Attacco, in music, indicates a short phrase, treated as a point of imitation; and employed, either as the subject of a fugue, as a subordinate element introduced for the purpose of increasing the interest of its development, as a leading feature in a motet, madrigal, full anthem, or other choral composition, or as a means of relieving the monotony of an otherwise too homogeneous part-song. The name comes from the Italian attaccare, "to unite" or "to bind together."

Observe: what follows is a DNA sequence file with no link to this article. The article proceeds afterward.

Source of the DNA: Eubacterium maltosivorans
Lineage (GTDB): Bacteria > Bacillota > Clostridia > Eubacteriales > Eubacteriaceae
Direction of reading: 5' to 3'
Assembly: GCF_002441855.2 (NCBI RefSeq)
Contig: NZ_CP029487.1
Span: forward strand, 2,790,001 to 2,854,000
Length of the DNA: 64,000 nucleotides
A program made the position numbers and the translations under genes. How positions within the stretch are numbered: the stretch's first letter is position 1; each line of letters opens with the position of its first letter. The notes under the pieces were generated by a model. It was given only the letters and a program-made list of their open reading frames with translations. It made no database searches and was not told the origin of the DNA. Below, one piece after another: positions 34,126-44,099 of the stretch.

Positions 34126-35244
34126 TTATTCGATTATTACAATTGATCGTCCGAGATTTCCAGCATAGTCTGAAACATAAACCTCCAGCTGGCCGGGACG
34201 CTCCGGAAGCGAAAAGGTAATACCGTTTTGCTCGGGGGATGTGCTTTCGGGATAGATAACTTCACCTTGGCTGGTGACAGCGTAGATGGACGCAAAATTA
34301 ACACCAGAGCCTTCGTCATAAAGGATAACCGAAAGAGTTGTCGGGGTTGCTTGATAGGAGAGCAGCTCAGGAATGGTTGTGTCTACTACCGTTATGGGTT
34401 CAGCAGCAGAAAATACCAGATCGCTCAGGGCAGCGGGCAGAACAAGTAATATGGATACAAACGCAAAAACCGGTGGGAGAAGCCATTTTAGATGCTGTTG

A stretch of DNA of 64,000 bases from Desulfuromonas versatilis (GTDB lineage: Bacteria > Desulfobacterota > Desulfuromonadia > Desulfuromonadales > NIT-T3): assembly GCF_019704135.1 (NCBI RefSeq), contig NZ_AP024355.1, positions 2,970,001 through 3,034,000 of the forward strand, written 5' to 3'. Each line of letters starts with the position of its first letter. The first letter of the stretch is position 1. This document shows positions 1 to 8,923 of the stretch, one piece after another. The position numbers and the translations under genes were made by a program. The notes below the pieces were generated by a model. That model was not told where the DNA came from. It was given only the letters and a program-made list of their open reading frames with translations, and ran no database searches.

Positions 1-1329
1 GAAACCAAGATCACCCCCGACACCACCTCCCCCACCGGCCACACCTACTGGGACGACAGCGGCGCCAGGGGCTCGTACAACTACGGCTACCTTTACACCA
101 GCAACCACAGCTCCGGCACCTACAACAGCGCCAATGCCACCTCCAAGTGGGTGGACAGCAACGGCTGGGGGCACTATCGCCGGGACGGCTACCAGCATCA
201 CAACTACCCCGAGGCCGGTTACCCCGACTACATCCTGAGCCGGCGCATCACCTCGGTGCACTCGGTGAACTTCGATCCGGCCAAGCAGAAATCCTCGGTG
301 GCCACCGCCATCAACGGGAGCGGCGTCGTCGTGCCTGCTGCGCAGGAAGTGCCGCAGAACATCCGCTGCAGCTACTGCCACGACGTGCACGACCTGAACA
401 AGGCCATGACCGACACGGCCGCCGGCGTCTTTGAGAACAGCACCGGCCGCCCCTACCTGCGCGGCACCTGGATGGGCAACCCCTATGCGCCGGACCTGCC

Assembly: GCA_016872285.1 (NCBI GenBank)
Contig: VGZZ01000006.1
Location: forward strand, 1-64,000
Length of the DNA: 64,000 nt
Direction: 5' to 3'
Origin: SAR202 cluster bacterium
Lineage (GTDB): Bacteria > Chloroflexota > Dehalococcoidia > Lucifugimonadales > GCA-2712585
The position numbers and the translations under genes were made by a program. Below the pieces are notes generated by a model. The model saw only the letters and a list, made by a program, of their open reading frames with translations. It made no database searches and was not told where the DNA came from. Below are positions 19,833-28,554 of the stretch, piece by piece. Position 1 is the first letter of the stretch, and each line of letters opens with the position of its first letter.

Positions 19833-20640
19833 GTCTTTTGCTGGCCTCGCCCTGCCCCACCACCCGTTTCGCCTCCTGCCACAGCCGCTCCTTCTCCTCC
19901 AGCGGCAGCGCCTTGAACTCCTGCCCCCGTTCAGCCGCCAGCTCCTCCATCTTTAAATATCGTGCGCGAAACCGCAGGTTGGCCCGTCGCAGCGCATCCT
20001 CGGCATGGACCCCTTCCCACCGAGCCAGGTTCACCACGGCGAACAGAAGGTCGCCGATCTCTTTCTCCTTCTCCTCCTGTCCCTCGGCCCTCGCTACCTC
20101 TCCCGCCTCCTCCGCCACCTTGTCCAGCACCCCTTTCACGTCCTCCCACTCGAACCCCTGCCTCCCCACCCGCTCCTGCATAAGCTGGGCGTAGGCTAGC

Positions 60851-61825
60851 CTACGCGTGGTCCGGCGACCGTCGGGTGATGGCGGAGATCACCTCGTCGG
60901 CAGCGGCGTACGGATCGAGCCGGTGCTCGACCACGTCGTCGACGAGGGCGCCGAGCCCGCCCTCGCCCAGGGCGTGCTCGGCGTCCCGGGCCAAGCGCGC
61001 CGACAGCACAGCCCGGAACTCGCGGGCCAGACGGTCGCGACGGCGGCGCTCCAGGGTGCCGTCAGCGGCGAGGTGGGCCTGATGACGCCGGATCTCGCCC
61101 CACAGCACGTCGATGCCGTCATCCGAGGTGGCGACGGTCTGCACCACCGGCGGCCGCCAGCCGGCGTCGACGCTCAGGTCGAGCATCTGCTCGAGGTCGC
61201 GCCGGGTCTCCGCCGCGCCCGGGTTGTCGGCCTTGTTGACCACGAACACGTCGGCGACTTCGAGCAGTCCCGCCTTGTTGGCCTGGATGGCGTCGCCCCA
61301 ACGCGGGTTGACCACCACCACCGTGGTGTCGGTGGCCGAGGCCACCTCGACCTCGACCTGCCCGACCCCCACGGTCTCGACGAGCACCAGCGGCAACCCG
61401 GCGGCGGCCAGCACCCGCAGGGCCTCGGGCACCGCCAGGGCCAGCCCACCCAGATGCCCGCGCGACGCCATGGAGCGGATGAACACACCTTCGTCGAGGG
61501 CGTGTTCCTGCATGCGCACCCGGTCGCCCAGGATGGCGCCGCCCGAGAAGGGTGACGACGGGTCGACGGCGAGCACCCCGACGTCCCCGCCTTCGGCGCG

In the madrigal and motet, a new attacco is usually introduced with each new paragraph of the verbal text; in the glee, properly so called, the part played by the attacco is less important; while in part-songs, its appearance as a prominent feature is still less frequent. It can, however, be found in John Wall Callcott's "Go, plaintive Breeze," in Felix Mendelssohn's four-part Lied Türkisches Schenkenlied: Setze mir nicht, du Grobian.
- This article incorporates text from a publication now in the public domain: Grove, George, ed. (1900). "Attacco". A Dictionary of Music and Musicians. London: Macmillan and Company.